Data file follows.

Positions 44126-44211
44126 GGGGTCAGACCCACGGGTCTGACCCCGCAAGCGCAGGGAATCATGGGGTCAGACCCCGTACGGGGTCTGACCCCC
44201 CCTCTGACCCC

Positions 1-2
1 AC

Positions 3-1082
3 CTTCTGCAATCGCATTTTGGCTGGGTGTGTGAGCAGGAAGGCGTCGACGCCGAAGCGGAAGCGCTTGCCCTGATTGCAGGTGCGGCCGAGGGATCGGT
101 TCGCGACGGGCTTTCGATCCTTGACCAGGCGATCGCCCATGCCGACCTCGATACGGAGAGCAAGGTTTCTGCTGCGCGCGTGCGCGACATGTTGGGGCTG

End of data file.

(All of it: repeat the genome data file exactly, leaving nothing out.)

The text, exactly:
Positions 44126-44211
44126 GGGGTCAGACCCACGGGTCTGACCCCGCAAGCGCAGGGAATCATGGGGTCAGACCCCGTACGGGGTCTGACCCCC
44201 CCTCTGACCCC

Positions 1-2
1 AC

Positions 3-1082
3 CTTCTGCAATCGCATTTTGGCTGGGTGTGTGAGCAGGAAGGCGTCGACGCCGAAGCGGAAGCGCTTGCCCTGATTGCAGGTGCGGCCGAGGGATCGGT
101 TCGCGACGGGCTTTCGATCCTTGACCAGGCGATCGCCCATGCCGACCTCGATACGGAGAGCAAGGTTTCTGCTGCGCGCGTGCGCGACATGTTGGGGCTG